Archive for January, 2010

Even Teens Can Have High Cholesterol

Friday, January 29th, 2010

Most of us associate high cholesterol levels with advancing age. Cholesterol is something you are not supposed to have to worry about until middle to late adulthood. This is not necessarily the case: a new study has shown that many teens have high cholesterol levels, predisposing them to the risk of heart disease at a younger age.

A study of 3,125 teens found that an astonishing 20% of the subjects, aged 12 to 19, had abnormally high lipid or cholesterol levels. Males were affected more often than females. In some cases high levels correlated with the teen being overweight, but even some of the normal-weight teens (14.2%) had unhealthy levels. Being overweight would likely lead to screening of cholesterol and lipid levels for some of the teens, but those of normal weight would likely not be tested on a routine basis.

The study pointed to the need for health care professionals and parents to be aware of the risks of these high levels, and to encourage teens to modify their risk factors early. Exercising and weight reduction, as well as watching their diet, should be counseled. For teens who have a positive family history of heart disease, this may be even more important.

Source: Prevalence of Abnormal Lipid Levels Among Youths — United States, 1999—2006

What is Cholesterol?

Thursday, January 28th, 2010

Cholesterol is a substance that is needed in the body in order for it to function properly. Its role is to produce hormones, vitamin D and acids used to aid your body in digesting fat. Our bodies generally produce enough cholesterol naturally, without us having to worry about whether we get enough of it from the foods we eat. In fact, many of us get too much cholesterol from our diet which can cause problems such as atherosclerosis, or hardening of the arteries, leading to heart disease. This is because excess cholesterol and fat line the arteries that supply our hearts, choking off the heart’s supply of oxygen-rich blood.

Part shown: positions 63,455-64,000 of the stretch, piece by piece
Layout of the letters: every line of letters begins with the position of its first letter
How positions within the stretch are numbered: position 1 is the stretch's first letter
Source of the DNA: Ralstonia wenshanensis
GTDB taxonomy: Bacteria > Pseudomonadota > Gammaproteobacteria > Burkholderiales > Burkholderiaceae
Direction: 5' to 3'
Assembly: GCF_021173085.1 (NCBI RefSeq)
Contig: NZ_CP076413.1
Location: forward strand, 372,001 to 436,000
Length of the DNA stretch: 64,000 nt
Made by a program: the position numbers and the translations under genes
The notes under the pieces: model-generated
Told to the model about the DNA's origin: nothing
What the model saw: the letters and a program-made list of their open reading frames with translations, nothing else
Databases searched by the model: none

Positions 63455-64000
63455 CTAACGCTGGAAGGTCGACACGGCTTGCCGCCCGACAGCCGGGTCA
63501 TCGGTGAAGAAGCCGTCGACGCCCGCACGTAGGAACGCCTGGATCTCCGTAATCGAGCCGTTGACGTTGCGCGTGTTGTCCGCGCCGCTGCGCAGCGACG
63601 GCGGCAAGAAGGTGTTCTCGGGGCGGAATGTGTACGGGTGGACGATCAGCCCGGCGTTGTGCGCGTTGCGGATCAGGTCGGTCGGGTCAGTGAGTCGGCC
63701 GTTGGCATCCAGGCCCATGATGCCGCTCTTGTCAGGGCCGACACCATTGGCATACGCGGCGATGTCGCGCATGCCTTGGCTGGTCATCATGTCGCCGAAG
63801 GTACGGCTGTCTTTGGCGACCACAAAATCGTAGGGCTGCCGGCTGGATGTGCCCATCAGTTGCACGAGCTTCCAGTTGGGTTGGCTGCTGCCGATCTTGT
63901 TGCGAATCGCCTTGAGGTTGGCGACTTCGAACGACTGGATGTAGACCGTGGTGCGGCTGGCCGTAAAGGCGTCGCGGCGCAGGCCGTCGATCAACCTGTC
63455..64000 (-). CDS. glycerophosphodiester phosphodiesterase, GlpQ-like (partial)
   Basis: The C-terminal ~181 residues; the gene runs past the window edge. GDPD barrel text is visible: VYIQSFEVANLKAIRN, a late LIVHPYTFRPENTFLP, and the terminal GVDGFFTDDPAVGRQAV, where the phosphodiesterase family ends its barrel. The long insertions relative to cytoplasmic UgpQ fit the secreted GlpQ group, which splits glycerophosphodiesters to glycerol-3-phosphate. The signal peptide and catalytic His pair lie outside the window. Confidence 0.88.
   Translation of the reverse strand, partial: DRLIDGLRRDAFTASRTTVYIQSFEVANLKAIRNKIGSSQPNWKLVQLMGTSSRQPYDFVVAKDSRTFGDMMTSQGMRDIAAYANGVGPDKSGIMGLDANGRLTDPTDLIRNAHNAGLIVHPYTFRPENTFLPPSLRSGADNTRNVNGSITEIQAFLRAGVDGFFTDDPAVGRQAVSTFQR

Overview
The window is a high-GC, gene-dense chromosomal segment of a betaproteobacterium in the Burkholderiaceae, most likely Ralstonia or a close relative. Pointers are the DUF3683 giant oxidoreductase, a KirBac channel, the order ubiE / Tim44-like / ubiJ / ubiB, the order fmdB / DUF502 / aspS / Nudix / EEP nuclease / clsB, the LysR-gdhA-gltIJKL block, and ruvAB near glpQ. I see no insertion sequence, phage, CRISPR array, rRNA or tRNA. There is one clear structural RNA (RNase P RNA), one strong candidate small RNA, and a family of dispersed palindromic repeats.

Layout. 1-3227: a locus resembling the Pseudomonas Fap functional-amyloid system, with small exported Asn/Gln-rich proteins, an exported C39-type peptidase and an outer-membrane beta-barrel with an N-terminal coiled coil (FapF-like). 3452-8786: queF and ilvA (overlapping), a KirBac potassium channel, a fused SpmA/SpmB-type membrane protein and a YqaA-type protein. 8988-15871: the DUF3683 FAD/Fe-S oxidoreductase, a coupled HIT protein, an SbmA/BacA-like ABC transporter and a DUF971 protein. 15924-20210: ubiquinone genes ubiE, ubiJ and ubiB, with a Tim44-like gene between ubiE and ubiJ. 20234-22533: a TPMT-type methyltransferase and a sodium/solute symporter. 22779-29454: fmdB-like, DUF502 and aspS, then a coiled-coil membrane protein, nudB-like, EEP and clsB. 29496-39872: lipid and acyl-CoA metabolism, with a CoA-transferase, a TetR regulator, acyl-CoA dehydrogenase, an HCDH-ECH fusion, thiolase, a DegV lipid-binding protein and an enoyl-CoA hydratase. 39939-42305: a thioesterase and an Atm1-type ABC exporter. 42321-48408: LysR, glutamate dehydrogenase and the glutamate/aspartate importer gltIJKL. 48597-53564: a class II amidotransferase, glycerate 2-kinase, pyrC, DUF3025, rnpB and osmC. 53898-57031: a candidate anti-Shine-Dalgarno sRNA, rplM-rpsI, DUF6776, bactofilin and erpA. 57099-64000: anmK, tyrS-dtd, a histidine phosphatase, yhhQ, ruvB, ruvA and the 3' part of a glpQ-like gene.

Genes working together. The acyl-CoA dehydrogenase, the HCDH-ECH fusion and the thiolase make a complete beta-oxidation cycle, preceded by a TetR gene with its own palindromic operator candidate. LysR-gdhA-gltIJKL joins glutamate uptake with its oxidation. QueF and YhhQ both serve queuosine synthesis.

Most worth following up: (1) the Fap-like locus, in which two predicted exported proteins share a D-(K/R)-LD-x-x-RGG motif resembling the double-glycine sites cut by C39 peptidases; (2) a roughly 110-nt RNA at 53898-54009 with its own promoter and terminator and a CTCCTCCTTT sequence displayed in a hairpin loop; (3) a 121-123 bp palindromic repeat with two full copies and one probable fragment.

Perhaps you have heard the terms “good” and “bad” applied to cholesterol. LDL (low density lipoproteins) are proteins that carry the bulk of the cholesterol in the blood, so having too high a level of LDL means that your risk of developing heart disease may be higher. HDL, or high density lipoproteins, carry cholesterol in the body back to your liver which disposes of it; therefore, this lipoprotein is the “good” cholesterol because it helps to lower the amount of cholesterol that can build up in the arteries. You may have also heard of triglycerides. Trigycerides alone are not necessarily problematic, but some trigycerides are associated with lipoproteins that carry cholesterol, so high triglyceride levels may be a sign of a problem with cholesterol.

Many factors relate to how your body handles lipoproteins and cholesterol. Age, sex, weight, exercise, diet and heredity can all play a role in how your body metabolizes cholesterol. It is important to know your risk factors for heart disease, and managing your cholesterol and triglyceride levels can go a long way towards preventing heart disease.

The Low-Down on Lower Back Pain

Thursday, January 28th, 2010

Back pain is a common problem, estimated to affect up to 80% of the adult population at some point in their lives, and is the second most common reason for visits to the doctor. It is also a common reason for missing work. Yearly, Americans spend somewhere in the neighborhood of $50 million dollars on back pain care. Most back pain is not related to a serious illness, but is instead the result of mechanical strain (ACA, 2010). Back pain not caused by organic disease can result from one or more of the following:

  • Aging- Aging results in “wear and tear” on the spine that can result in pain in the neck and back. A previous history of back pain or injury makes it more likely to happen again.
  • Occupation- Jobs that require excessive lifting, bending, standing and/or sitting can result in back pain.
  • Weight- Being overweight, in combination with lack of exercise, can set the stage for chronic back pain.
  • Sports- Many sports can contribute to back pain, especially if no warm up is done prior to engaging in the activity.